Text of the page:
The control sample showed total filtrate loss (350cc) within 30 minutes. The modified starch sample showed only 35 cc filtrate loss in 30 minutes.
This series of runs demonstrates the superiority of starch derivates according to the present invention over unmodified starch for fluid loss control over a high temperature range. Each sample was made up in a similar manner to Example 26, except that the starch or starch derivative was included in the simulated additive package.
______________________________________Simulated additive package:______________________________________ wt. % of package______________________________________Modified lignosulfonate 28.94Magnesium oxide 4.34Calcium carbonate 47.03Hydroxyethyl cellulose 3.62Lime hydrate 0.51Chrom alum 1.09Starch or starch derivative 14.47______________________________________
Six pounds per barrel of additive package was added to a 11.6 pounds per gallon calcium chloride brine by stirring and heating. Each sample was then hot rolled at 175° F. for 18 hours. Each sample was tested for fluid loss on a Baroid HTHP press at 500 p.s.i. differential at 10 minute intervals with temperature increase being approximately the same for each run. The results of the tests are reported in TABLE VI.
TABLE I__________________________________________________________________________RUN NO. Control 1 2 3 4 5__________________________________________________________________________Starch 1 unmodified 2 Hydroxypropyl 3 Amino ether 4 Amino ether 5 HydroxyethylCharacterization -- corn starch ether corn corn starch potato starch ether potato starch starchFiltration*Time for300 ml (sec.) 23.5 500+ 500+ 500+ 500+ 500+Physical**Appearance 1 4 3 5 3 3__________________________________________________________________________ *500+ indicates test was stopped at 500 sec. and cell still contained liquid. **1-clear, thin; 2-translucent, thin; 3-translucent, thick; 4-opaque, thin; 5-opaque, slightly thick 1 Tradename BASCO, sold by Milwhite Co., nonionic; 2 Tradename Hamaco 267, sold by A. E. Staley Manufacturing Co.; nonionic pregelantinized, DS (Degree of Substitution) between 0.2 and 2.0 3 Tradename Cato 15 sold by National Starch and Chemical Corp., cationic, DS between 0.2 and 2.0 4 Tradename Astro Gum X-100 sold by Penick & Ford Ltd., cationic, DS between 0.2 and 2.0 5 Tradename Essex Gum 1360 sold by Penick & Ford Ltd., nonionic, DS below 0.2, low molecular weight (acid hydrolyzed prior to etherification)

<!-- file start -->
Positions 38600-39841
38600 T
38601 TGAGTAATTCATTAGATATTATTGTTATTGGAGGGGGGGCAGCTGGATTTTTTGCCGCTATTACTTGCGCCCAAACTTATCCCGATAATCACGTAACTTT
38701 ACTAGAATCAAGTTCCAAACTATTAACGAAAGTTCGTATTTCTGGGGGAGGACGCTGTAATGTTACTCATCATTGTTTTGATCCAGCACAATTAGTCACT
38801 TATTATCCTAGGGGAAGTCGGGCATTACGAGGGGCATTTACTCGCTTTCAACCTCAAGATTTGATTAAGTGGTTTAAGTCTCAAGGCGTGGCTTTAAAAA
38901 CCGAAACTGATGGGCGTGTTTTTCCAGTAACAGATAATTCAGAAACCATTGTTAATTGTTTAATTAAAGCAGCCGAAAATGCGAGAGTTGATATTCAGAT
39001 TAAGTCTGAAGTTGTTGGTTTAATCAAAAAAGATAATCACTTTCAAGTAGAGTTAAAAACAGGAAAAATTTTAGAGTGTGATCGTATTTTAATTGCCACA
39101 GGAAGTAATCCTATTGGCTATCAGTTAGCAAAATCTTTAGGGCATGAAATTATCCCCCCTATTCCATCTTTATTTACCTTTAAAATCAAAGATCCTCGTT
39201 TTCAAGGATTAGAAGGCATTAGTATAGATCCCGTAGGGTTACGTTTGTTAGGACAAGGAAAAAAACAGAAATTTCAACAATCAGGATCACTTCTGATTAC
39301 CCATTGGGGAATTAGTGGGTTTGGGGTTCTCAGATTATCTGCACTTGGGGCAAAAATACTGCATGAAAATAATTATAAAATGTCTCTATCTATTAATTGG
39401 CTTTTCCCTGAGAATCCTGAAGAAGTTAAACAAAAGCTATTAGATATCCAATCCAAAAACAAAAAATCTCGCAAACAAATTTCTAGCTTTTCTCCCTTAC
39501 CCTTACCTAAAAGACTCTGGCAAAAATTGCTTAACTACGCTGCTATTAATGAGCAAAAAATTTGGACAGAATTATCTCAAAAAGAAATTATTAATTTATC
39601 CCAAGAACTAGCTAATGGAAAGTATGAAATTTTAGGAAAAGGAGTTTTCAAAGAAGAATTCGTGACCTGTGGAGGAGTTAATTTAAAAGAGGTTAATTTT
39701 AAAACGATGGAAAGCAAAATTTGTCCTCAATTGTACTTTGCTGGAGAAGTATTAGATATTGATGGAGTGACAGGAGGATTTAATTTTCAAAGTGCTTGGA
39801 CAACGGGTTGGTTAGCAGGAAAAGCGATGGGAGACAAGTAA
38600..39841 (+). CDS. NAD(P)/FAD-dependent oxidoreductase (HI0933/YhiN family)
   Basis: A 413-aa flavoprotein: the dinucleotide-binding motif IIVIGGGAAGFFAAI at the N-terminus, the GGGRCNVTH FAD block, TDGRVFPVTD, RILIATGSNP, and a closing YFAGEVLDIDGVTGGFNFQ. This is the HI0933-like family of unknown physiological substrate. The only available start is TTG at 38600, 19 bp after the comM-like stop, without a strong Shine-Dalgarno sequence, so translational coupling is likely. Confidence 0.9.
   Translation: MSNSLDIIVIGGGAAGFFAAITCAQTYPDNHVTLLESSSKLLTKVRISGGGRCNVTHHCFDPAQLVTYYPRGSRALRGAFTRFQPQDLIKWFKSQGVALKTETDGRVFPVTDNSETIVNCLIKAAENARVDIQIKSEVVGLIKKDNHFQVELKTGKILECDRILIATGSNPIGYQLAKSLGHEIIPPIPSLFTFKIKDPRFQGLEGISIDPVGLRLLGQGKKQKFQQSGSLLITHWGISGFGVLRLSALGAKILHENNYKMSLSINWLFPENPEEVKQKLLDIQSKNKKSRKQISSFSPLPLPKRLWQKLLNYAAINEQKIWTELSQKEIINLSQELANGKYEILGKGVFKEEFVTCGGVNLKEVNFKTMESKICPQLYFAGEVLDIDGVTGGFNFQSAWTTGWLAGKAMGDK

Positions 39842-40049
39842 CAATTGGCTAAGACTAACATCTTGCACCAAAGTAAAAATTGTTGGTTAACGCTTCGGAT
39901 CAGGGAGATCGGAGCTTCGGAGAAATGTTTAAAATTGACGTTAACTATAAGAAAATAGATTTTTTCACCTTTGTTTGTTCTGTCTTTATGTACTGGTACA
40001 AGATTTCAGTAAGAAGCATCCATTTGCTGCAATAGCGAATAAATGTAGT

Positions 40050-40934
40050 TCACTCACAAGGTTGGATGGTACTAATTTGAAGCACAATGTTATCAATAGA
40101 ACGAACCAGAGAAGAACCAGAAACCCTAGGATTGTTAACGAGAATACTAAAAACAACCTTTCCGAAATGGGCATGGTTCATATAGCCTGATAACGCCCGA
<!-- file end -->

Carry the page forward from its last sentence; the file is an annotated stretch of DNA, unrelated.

TABLE II__________________________________________________________________________RUN NO. Control 6 7 8 9 10__________________________________________________________________________Starch 1 unmodified 2 Hydroxypropyl 3 Amino ether 4 Amino ether 5 HydroxyethylCharacterization -- corn starch ether corn corn starch potato starch ether potato starch starchFiltration*Time for300 ml (sec.) 23.5 500+ 29.5 312 27 25Physical**Appearance 1 4 2 2 1 1__________________________________________________________________________ *500+ indicates test was stopped at 500 sec. and cell still contained liquid. **1-clear, thin; 2-translucent, thin; 3-translucent, thick; 4-opaque, thin; 5-opaque, slightly thick 1 Tradename BASCO, sold by Milwhite Co., nonionic. 2 Tradename Hamaco 267, sold by A. E. Staley Manufacturing Co.; nonionic pregelantinized, DS (Degree of Substitution) between 0.2 and 2.0 3 Tradename Cato 15 sold by National Starch and Chemical Corp., cationic DS between 0.2 and 2.0 4 Tradename Astro Gum X-100 sold by Penick & Ford Ltd., cationic, DS between 0.2 and 2.0 5 Tradename Essex Gum 1360 sold by Penick & Ford Ltd., nonionic, DS below 0.2, low molecular weight (acid hydrolyzed prior to etherification)
TABLE III__________________________________________________________________________Example Control 11 12 13 14 15__________________________________________________________________________Starch -- BASCO HAMCO 267 CATO 15 Astro Gum Essex 1360 (unmodified (Hydroxypropyl (Amino ether X-100 (amino (hydroxyethyl corn starch) ether corn corn starch) ether potato ether corn starch) starch) starch)Apparent max.Temper. ° F. 300* 320 360 320 290 350Basis of Complete Total Total Total Total CompleteMaximum Temp. Loss of Filtrate Filtrate Filtrate Filtrate Loss ofDetermination Control > 50 ml > 50 ml. > 50 ml. > 50 ml. Control__________________________________________________________________________ *Initial Temperature